In Myanmar, rice is the most important food crop, while other cereals like sorghum and millets are under-utilized. In the past, most of the farmers in the central dry zone (CDZ) grew sorghum and millet both for food and animal fodder purposes. Nowadays, farmers are less interested in growing these crops as the markets for these varieties are unstable. Hence, the sowing acreage of millet in 2015 was 238,400 Ha and declined to 160,500 Ha in 2019 according to FAO statistics data. Today, in some parts of CDZ, sorghum and millet crops are solely grown for animal fodder purposes. However, from a nutritional and climate-resilient perspective, these crops should be prioritized, especially as they are suitable crops to grow in the CDZ of Myanmar.
According to a study conducted by ICRISAT, there is potential demand for smart food varieties in Tanzania and Myanmar (click here for more information). In Myingyan district’s Oe Bo village (Myanmar), a sensory assessment was conducted regarding millets and pigeon pea crops. The evaluation noted a high acceptance of new recipes such as pigeon pea soup and cooked millet with pigeon pea curry. Furthermore, the results of a feeding program for children under the age of two revealed that alimenting with millets and pigeon pea varieties can, within the short period of three weeks, improve the nutritional levels of children. Moreover, recent market trends focusing on 13 smart foods in Yangon showed there was a high urban acceptance of processed millets and pigeon pea foods.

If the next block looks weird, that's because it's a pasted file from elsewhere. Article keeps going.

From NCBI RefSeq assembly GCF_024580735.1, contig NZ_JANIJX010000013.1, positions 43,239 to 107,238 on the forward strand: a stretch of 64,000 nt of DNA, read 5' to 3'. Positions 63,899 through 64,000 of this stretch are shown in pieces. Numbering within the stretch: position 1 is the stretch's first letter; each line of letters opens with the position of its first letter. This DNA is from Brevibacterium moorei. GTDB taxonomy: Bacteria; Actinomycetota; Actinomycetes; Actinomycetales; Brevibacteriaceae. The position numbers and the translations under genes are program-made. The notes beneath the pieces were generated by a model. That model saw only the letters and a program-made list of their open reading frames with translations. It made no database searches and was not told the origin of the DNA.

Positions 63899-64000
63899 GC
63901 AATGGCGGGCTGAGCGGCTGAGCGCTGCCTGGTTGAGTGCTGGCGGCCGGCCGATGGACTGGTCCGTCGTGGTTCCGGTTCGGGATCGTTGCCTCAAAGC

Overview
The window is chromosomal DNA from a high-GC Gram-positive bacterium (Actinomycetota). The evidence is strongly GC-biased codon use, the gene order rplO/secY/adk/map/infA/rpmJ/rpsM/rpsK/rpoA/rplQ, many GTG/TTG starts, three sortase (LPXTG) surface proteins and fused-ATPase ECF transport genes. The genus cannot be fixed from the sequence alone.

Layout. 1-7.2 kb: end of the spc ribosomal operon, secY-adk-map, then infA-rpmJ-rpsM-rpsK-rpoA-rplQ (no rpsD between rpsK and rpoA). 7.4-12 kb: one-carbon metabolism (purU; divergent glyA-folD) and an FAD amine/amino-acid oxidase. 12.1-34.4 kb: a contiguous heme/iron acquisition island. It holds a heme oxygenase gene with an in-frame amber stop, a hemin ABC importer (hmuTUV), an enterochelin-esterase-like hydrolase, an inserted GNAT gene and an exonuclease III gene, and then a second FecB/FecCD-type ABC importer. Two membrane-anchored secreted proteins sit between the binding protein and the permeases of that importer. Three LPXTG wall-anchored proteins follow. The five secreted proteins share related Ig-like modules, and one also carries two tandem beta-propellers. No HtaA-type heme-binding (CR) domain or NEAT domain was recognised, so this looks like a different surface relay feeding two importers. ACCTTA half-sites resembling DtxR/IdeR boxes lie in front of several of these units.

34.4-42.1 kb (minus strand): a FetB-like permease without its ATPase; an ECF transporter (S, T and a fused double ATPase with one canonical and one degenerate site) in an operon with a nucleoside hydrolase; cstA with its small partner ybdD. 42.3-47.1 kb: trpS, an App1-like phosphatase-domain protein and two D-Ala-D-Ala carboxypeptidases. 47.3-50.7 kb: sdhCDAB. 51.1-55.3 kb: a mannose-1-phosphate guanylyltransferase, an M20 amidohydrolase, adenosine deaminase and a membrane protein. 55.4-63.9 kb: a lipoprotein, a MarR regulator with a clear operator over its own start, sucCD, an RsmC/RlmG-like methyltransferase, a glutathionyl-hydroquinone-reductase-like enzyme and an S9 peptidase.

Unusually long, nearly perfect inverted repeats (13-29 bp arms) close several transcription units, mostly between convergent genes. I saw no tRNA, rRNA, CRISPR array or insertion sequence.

Hence, SFSA’s (Syngenta Foundation for Sustainable Agriculture) objective was to evaluate the feasibility of introducing Iron enriched pearl millet varieties by conducting and by supporting a value chain analysis with local seed partners.
Established a professional relationship with a local private seed company.
Conducted a high-level value chain assessment for iron-enriched pearl millet in Myanmar.
Facilitated the drafting and the signature of the Material Transfer Agreement between the regional-level genetic provider ICRISAT (India) and the local seed partner AWBA, in order to initiate variety testing locally.
The local seed partner received 1 open-pollinated (OPV) and 4 hybrid varieties. Furthermore, the partner conducted a late-stage development trial in 2022 to assess the performance of the many varieties. SFSA provided support in the evaluation and in the assessment of these varieties.